“I know what I want to be when I grow up!”



Students involved in Grow Your Own Teacher from Neuqua travel to Metea to observe high school teachers.

Aarti Gupta, Editor-in-Chief

This piece was also published in The Echo Magazine 24.1.

Picture this:

It’s 12:04a.m., and your parents are asleep. You hear your dad snoring lightly as you walk through the hallway to grab your AirPods, and you want to groan at the sound of his blissful sleeping during your miserable suffering.

You begrudgingly venture back to your room and slouch down into your desk, pushing away your math homework and opening a new tab on your computer to get some more work done. It’s only a Tuesday night, and you’ve got three more days left before you can finally pretend to unwind—simply pretend because you know you’re going to be back at your desk working hard once again over the weekend.

Your back aches at the thought, and you can’t tell whether it’s from the heavy backpack you carry around, your poor posture at your desk or the weight of the stress of getting into college. I mean, you literally haven’t done anything.

Your teacher has been asking for your letter of recommendation form since the beginning of September, and you still can’t figure out what to put. You’re only seventeen; you don’t know anything about yourself. You don’t know three traits that best describe you, much less what you would say if you were writing your own letter. You’re even lying in your aspirations question: “What major do you intend to pursue in college? Why are you considering this major?”

You’re “intending” to pursue a degree in accounting, but you weren’t even “considering” that major until two weeks ago when you heard about the average annual salary. Obviously you can’t put that, so you freak out even more and slam your laptop shut.

How are you supposed to know about your future when you’re only seventeen?

The month of October is scary for students everywhere, and it’s not because of Halloween. Maybe you’re a freshman concerned with the clubs you’re joining; maybe you’re a sophomore with slipping grades. If you’re a junior, you’re probably thinking about studying for your SAT and ACT, and if you’re a senior, the early application deadline for most schools, Nov. 1, is likely haunting you.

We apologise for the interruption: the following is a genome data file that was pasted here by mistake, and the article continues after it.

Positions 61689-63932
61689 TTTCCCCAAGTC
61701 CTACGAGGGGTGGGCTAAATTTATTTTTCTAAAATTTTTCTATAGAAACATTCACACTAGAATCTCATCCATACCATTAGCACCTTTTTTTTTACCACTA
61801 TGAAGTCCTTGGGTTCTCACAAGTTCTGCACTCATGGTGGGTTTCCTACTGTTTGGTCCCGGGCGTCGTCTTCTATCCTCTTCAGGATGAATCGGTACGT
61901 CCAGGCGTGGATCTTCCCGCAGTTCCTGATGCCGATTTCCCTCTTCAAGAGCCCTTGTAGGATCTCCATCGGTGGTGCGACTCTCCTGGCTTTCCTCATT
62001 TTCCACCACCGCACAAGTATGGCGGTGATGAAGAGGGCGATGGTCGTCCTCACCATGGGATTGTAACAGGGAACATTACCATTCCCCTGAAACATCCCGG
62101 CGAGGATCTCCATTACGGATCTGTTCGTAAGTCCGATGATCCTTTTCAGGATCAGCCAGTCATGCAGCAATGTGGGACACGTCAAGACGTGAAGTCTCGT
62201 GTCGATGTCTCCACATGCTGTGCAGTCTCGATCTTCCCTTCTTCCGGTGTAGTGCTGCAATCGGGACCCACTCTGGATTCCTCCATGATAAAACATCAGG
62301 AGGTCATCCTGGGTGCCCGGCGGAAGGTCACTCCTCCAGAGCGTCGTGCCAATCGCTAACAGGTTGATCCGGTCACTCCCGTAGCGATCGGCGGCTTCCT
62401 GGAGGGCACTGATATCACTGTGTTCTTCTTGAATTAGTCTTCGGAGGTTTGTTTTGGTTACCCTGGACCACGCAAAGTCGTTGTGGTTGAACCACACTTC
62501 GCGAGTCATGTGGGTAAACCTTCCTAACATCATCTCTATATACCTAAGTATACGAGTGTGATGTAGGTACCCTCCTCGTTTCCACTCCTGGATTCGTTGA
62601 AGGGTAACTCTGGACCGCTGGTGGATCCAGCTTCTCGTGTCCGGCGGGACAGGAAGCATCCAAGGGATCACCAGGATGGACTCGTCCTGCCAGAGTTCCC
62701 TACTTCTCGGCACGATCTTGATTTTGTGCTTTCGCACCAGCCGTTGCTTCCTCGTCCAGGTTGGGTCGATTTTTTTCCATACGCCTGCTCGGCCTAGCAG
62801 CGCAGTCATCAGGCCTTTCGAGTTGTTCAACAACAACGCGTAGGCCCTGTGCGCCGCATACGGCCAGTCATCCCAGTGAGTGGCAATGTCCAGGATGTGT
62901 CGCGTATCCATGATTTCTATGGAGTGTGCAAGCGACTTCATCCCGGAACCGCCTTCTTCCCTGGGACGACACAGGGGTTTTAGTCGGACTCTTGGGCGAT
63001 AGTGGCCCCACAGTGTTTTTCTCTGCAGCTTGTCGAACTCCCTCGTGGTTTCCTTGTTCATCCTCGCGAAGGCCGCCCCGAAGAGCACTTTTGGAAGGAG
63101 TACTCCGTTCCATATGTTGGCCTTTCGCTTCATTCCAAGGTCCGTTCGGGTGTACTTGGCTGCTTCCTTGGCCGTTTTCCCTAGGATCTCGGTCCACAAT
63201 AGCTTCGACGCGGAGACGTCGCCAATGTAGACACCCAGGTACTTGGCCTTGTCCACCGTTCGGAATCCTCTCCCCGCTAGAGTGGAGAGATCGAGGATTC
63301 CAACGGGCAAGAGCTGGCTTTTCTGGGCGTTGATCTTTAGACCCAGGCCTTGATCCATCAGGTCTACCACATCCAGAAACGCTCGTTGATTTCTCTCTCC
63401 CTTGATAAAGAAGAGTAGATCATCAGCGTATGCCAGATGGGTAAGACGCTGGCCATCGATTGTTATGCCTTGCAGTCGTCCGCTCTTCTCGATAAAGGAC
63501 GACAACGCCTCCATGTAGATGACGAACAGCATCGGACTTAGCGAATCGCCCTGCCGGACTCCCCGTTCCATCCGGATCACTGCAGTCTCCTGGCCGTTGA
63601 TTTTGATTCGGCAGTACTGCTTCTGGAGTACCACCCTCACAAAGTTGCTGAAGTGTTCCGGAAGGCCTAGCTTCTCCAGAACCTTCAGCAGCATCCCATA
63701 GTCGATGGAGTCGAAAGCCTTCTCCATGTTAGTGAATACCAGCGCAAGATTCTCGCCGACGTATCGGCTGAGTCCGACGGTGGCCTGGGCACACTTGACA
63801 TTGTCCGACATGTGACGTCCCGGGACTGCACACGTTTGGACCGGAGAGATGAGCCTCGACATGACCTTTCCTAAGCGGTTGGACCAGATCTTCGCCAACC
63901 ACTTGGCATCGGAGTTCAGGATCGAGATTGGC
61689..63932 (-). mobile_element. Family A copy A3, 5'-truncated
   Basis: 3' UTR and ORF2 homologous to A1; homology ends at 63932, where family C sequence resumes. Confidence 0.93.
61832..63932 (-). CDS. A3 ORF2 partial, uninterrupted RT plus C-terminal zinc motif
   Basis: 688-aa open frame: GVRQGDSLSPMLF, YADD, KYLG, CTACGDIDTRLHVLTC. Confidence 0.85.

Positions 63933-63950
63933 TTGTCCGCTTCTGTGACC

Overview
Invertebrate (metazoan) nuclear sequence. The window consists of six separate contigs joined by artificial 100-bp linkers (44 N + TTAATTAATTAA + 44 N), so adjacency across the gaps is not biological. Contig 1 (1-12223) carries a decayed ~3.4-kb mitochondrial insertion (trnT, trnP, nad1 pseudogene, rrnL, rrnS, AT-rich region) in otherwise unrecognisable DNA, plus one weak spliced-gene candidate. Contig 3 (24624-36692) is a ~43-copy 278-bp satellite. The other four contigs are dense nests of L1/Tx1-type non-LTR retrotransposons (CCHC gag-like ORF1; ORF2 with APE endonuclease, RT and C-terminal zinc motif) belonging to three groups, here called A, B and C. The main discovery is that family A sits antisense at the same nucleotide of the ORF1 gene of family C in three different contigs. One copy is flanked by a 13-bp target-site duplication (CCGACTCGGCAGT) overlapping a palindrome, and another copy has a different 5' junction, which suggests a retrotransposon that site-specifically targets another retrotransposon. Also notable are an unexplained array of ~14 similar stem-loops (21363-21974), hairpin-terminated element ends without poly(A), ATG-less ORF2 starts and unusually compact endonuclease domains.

All of your concerns boil down to one common stressor: your future. And everyone you know is asking you the same question: what do you want to be when you grow up?

Indian Prairie School District 204 (IPSD 204) might just have the answer for you.

In an initiative to encourage students to consider a future career in education, District 204 has created a program, known as Grow Your Own Teachers (GYOT), that allows current high school students to have observational and hands-on teaching experiences at the high school, middle school and elementary school level.

One classroom observation will take place each quarter, and participating students will be provided with a working district ID that allows them to work like a representative of the building. Students who are not necessarily interested in teaching can also observe other staff members such as school psychologists, social workers, guidance counselors and speech pathologists on observation days. The district is looking to hire future graduates to work at the district after they finish college by showing students what working for them would be like.

At the end of the current school year, students will also have the option to set up classrooms with teachers and intern at schools. Moreover, to ensure success of students involved in the program in their future pursuits, participants have been provided college application assistance. Students are additionally encouraged to take the Introduction to Education and Education II courses offered at Neuqua Valley, alongside the Early Childhood class. Educators Rising is also a club that has partnered with Aurora University to provide members with additional internships, observations, volunteering opportunities and lessons about teaching and classroom management.

Students are not required to be part of education-related classes or clubs to participate in the program. However, in order to pursue a career in teaching, students are required to attain a bachelor’s degree in education, after which they are guaranteed an interview with IPSD 204.

Because Grow Your Own Teachers is fairly new to the district, administration is looking to offer more opportunities to students in the future. Students interested in the program have been encouraged to reach out to Todd Mertz ([email protected]), Neuqua Valley’s building coordinator for the GYOT program. The district hopes that being part of the program will either introduce you to a new interest or help you narrow down your future prospects.